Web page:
I just saw this story about government asking everyone to start showing support for the Black Stars. First of all, the BBC reporter said many Ghanaians clearly missed the memo and I was one of them. When was the directive given and where? Three weeks or so to the tournament, are people really going to follow it? This was before the Champions league match and fans were more likely to be seen in red for Bayern Munich and blue and black for Inter than seeing any red gold green outfits.

Nevertheless, it is a noble idea and I hope we all join to show some pride in the national team. Let’s start this Friday. This article and the launch of the Professional Footballers Association of Ghana (PFAG) last week Friday got me thinking about what it means to be patriotic. Where does it begin and end especially when it comes to sports? Tough question but let me offer a few points.

PFAG secretary Tony Baffoe says he is ready to fight for players' rights


The chance to represent Ghana is an honor and the desire to represent the country as one of 23 ambassadors should be applauded. Too often, we the fans forget how hard these players work to be in the team. Obviously it helps to get professional contracts when you do well for your national team but there is also a pride that comes with being chosen that must be different from donning a club jersey.

At the launch of the PFAG, it was heartwarming to see current and former national team players. It reminds you of the sacrifices they make for the country. It was especially powerful to see in a short video, C. K. Gyamfi talking about coaching Ghanaian players to the cup win in Libya while playing at least one group match with ‘coal tar’ jerseys. Coal tar jerseys were necessary because they had to use the uniforms they trained with to play the games. They didn’t have numbers on the backs of their training jerseys so they used coal tar to mark the jerseys. This is not only the stuff of improvisation and genius but of dedication. No matter the odds, the players were willing to lay it on the line for Ghana. And yet, coach Gyamfi has still not got his pension and is fed up of chasing it.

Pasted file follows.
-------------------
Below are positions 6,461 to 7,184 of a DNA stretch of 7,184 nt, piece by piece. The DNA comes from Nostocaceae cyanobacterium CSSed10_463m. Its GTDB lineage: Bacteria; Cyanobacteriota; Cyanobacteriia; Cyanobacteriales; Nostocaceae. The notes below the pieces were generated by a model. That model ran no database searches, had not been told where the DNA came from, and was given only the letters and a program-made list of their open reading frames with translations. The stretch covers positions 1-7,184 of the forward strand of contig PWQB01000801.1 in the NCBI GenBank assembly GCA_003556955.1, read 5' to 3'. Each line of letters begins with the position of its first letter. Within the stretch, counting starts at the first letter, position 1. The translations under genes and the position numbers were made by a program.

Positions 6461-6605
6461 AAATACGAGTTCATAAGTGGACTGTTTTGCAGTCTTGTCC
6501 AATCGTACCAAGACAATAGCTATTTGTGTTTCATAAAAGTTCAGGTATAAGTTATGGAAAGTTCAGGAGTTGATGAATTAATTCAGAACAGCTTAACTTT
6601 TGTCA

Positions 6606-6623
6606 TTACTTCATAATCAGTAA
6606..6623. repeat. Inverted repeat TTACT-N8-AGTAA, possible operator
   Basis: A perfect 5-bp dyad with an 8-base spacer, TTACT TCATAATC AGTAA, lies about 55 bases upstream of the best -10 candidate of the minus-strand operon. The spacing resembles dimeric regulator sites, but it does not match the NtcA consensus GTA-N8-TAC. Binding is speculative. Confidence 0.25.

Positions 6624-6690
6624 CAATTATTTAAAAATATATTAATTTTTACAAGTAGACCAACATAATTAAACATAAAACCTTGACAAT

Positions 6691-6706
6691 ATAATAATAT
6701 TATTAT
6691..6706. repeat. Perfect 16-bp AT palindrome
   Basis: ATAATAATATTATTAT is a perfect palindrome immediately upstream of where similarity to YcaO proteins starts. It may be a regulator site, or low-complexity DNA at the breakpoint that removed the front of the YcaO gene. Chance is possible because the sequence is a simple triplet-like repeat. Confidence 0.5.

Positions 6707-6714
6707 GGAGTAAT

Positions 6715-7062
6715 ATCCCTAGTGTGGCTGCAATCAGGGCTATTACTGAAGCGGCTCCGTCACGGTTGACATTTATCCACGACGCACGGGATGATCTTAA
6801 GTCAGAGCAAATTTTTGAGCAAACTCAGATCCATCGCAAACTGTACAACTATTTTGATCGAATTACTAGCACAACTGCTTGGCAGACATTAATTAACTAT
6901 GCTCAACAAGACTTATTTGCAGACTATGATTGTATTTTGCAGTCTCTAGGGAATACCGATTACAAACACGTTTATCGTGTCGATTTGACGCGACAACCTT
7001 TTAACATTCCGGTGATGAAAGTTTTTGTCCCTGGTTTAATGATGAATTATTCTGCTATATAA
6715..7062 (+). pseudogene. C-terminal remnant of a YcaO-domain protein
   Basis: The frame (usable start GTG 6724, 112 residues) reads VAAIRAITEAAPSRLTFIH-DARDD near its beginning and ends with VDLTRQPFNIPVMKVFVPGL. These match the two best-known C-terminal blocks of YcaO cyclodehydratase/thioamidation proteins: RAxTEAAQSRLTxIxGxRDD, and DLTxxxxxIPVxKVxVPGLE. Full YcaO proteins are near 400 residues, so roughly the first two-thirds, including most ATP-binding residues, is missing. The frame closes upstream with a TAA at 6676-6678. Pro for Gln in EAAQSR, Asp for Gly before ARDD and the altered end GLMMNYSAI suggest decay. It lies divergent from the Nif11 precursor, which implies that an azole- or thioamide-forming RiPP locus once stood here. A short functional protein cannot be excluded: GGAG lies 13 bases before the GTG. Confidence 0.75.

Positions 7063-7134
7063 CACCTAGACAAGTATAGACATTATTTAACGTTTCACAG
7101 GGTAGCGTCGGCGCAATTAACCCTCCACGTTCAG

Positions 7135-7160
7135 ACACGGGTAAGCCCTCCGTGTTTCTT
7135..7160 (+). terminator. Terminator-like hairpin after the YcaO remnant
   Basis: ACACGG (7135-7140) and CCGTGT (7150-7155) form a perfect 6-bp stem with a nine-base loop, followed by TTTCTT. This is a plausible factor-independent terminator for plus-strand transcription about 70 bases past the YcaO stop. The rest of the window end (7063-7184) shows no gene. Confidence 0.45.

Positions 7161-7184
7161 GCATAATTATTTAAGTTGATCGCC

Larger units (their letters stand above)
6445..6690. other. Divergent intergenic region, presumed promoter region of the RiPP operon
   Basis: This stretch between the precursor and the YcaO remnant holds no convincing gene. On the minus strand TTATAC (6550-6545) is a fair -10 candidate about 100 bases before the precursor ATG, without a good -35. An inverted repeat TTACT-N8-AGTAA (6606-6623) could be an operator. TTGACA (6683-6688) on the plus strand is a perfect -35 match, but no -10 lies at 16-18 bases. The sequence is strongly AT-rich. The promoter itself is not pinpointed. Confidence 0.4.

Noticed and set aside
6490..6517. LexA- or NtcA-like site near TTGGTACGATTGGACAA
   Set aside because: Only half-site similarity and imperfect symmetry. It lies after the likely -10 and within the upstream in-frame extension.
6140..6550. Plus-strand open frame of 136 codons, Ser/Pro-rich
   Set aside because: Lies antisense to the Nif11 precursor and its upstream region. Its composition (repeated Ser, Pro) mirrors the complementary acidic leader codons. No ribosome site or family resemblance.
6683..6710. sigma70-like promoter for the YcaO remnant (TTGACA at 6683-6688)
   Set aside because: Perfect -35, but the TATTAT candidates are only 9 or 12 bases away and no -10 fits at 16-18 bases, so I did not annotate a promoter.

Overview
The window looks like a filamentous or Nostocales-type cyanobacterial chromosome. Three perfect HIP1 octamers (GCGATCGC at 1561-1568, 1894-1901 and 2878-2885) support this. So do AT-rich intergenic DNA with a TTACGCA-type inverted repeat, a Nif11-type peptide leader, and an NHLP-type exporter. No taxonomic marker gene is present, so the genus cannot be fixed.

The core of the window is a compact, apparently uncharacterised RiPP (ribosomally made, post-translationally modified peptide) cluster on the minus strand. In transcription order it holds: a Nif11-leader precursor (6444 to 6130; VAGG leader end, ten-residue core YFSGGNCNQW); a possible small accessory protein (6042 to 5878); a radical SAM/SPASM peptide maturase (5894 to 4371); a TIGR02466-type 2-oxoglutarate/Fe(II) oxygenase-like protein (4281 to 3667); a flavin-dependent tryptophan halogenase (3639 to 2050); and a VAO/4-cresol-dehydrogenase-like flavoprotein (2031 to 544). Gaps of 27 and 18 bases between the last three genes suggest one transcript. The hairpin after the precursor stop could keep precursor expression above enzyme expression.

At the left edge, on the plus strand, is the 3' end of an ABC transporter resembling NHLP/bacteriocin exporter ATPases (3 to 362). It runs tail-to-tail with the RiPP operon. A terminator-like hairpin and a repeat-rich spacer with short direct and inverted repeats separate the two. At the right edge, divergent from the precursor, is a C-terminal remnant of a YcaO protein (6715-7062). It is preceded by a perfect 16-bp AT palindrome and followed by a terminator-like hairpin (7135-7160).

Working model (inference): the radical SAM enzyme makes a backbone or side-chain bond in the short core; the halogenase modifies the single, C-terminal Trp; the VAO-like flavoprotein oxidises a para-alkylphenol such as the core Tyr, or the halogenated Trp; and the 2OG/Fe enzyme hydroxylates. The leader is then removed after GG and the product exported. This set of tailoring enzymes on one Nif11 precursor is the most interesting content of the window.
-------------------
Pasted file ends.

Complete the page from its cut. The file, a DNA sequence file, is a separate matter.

And that leads me to how we think of rewarding our players. Football players have relatively short time spans to earn good money. At the just-ended African Cup of Nations there was some grumbling at the bonuses that the players earned after winning. There was also some talk about whether the earnings should be taxed. And yet, not everyone earns Michael Essien money. These players typically have a six to ten year period of maximum contract money. They play professionally and competitively until their mid- late 30s and rarely beyond that. That gives them another 40 or so years to earn a living other than playing or live on their riches depending on how you look at it. Given the backgrounds of many of our players, their options are limited in retirement. Saying they should be paid less than what they earn should be taken within this context. Is it patriotic on our part to deny them what their value at the peak of their athletic prowess is? Tough question. How many of us when told to take pay cuts when we are valued at a certain number for mother Ghana would take that cut? Again, tough question but hopefully thought provoking.

For more pictures on the PFAG launch, check this link out. Sorry for the graininess of the pictures.

2 thoughts on “Patriotism

  1. Interesting article. I dont think Ghanaian fans suffer from a lack of enthusiasim, i think when people start threatening players who miss chances (a la Asmoah Gyan in CAN 2008), it is a pure indication that the fans are a little too emotionally invested in things..we all want Ghana to win, we will scream, shout, and paint our bodies to prove it. I dont think Govt should worry about the people getting behind the team,they will, always have, and always will… When the warm ups with the netherlands and latvia kick off we will start seeing people donning the red gold and green.
    A quick note about the players association, its a great idea to have a union fighting for the rights of players especially the less established ones. I would like to add though that representing your country is a catch 22. Yes, players give alot to be there, and they should be adequately compensated. However, playing on the world stage with scouts watching benefits them as well. In short its within their best interest to try and make the cut, alot of Ghanaian players have secured big contracts becuase they represented Ghana in some international tournament.

    • Saleh, I agree that it’s also in their best interests but I think if you look at it carefully, many of them don’t actually earn that huge a living as we make it. Of course, compared to the ordinary Ghanaian yes they do. But you have to figure that they live in Europe which is also expensive. If they buy a house, that’s mortgage. Then paying your agent. And paying someone here and there. And don’t forget the CHILLING!!! In no time, your 30,000 a week contract which you earn for six seven years is gone.

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